Celebrated as an unusually original poet - nervy, refreshing, deceptively simple - Leontia Flynn has quickly developed into a writer of assured technical complexity and a startling acuity of perception. In her third collection, Flynn examines and dismantles a fugitive life. The first sequence moves through a series of rooms, reflecting on aspects of the author's personal and family history. Using the idea of the haunted house or the house with a sealed-off room, and Gothic tropes of madness, doubles, revenants and religious brooding, the poems consider ideas of inheritance and legacy.
The second section comprises a magnificent long poem written in the months leading up to the banking crisis and presidential election of October 2008. Taking as its occasion a flat-clearing, it assumes a more public voice (inspired partly by Auden's 'Letter to Lord Byron'), and reflects on aspects of the rapid social and technological change of the last decade. An extraordinarily moving reflection on mutability and mortality prompted by the spring-cleaning of a life's detritus, 'Letter to Friends' evolves from a private reliquary to a public obsequy.
Its collapse back into private griefs, including the poet's father's decline into Alzheimer's disease, is pursued in the third section of the book. Here the theme of a tallying of private and public balance sheets, of different kinds of profit and loss, widens to include poems of motherhood and marriage, the possibilities of hope and repair.
"An outstanding Audenesque long poem, “Letter to Friends” makes this book essential reading, as it brilliantly captures the zeitgeist…"
"My favourite book was Profit and Loss by Leontia Flynn, demonstrating her unrivalled capacity as a good-humoured but devastating observer of the modern secular scene. “Letter to Friends”, Flynn’s long poem about the way we live now, is a masterpiece."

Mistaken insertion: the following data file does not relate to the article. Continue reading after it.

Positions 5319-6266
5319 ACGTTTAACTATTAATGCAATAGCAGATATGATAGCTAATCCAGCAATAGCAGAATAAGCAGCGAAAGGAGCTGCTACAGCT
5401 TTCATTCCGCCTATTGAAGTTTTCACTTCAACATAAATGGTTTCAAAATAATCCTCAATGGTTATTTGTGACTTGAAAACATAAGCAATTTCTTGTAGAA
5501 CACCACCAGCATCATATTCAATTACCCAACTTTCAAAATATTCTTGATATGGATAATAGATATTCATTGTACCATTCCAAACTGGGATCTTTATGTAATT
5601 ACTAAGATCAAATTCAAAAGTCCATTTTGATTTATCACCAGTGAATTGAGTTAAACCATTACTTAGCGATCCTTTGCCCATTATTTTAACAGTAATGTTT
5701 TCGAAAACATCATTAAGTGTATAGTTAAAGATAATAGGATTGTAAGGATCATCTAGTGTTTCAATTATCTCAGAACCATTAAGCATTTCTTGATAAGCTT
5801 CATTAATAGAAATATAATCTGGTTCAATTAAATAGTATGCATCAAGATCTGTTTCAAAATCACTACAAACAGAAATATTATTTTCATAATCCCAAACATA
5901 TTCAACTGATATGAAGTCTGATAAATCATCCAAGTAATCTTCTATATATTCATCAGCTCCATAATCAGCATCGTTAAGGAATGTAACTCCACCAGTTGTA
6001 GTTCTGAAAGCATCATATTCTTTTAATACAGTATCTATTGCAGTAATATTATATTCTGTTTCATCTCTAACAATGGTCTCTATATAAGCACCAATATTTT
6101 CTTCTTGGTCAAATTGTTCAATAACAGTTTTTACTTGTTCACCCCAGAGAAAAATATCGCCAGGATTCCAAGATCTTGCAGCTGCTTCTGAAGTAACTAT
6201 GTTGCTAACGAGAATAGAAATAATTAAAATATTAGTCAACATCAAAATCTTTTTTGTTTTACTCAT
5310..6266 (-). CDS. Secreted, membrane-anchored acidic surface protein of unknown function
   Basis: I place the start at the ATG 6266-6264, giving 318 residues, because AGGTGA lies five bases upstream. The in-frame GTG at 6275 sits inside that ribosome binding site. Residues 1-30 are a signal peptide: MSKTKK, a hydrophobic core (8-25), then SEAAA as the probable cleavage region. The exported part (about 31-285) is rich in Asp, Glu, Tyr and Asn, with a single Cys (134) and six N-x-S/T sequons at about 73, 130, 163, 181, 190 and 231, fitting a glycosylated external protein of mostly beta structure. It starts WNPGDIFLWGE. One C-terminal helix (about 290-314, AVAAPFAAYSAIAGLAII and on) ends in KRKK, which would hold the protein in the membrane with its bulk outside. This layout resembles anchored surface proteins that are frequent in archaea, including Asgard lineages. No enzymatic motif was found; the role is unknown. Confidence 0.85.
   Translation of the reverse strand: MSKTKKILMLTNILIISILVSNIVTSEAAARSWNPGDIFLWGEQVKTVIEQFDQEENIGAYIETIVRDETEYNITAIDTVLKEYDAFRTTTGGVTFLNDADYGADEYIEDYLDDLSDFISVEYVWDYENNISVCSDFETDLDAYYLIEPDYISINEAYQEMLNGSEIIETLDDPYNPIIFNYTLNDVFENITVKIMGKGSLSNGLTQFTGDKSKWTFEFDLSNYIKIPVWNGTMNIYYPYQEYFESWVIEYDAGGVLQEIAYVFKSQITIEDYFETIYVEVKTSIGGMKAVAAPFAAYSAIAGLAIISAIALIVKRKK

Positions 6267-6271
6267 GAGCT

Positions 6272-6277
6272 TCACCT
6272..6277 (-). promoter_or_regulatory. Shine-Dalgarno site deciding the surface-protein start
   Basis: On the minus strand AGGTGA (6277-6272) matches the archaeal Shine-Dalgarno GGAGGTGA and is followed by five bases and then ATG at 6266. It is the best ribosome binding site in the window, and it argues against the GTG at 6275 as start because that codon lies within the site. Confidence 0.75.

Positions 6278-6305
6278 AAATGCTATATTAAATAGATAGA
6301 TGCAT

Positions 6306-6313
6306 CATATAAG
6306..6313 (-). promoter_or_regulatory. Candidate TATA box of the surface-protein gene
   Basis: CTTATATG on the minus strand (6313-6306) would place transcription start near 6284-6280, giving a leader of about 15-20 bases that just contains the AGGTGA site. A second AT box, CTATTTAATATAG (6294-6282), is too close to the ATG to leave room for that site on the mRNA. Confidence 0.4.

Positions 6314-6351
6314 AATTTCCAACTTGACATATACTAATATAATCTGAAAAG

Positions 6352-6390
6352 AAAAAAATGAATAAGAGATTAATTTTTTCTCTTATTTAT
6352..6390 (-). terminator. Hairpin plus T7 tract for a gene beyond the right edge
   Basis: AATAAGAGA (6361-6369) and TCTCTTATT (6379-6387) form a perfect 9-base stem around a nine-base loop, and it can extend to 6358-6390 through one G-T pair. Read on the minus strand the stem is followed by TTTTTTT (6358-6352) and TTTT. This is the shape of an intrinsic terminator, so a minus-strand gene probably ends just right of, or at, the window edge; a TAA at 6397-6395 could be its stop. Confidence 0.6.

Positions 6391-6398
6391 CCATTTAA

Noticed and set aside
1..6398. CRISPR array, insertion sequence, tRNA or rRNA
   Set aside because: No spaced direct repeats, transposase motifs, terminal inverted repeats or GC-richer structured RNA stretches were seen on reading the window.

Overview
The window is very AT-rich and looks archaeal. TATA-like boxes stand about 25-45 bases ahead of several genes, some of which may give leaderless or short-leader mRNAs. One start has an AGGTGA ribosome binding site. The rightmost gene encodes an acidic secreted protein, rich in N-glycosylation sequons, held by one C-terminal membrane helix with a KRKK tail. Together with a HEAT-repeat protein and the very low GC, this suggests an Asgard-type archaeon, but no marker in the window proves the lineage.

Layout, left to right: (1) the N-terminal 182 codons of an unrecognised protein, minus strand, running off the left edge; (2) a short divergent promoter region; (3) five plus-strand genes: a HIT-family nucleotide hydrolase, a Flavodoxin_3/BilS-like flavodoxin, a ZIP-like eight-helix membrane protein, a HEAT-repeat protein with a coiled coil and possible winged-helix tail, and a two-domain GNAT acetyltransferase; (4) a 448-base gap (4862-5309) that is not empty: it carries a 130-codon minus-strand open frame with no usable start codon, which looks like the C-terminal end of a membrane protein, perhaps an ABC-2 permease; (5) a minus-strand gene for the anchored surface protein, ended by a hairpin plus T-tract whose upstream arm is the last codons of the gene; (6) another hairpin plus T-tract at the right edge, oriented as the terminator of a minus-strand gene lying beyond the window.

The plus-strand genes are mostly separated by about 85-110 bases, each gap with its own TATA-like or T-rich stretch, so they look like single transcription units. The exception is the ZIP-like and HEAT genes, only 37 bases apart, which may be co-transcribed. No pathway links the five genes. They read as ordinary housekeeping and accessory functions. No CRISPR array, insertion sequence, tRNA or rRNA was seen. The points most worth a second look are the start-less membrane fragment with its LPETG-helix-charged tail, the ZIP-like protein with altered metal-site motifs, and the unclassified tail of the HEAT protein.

"Flynn’s place as one of the strongest and most skilful poetic voices of her generation is confirmed in Profit and Loss… [In “Letter to Friends”] like Auden, she addresses important issues here in a language that is both playful and serious, and in a form that is, if not “large enough to swim in”, at least robust enough to contain the many concerns she raises in it, from the delights and torments of personal and familial memory to the function and value of poetry in (postmodern) society."
"…A stunning third collection. Though she’s the youngest poet on the T.S. Eliot shortlist, Flynn writes with a sharp-eyed almost fatalistic wisdom. Her striking 320-line poem in iambic pentameter “Letter to Friends”, could be described as a State of the Union address – one that is highly personal but that takes stock of the larger world. It is this broad view that is one of her great strengths, as is her tone: sometimes earnest, sometimes irreverent, but invariably appealing."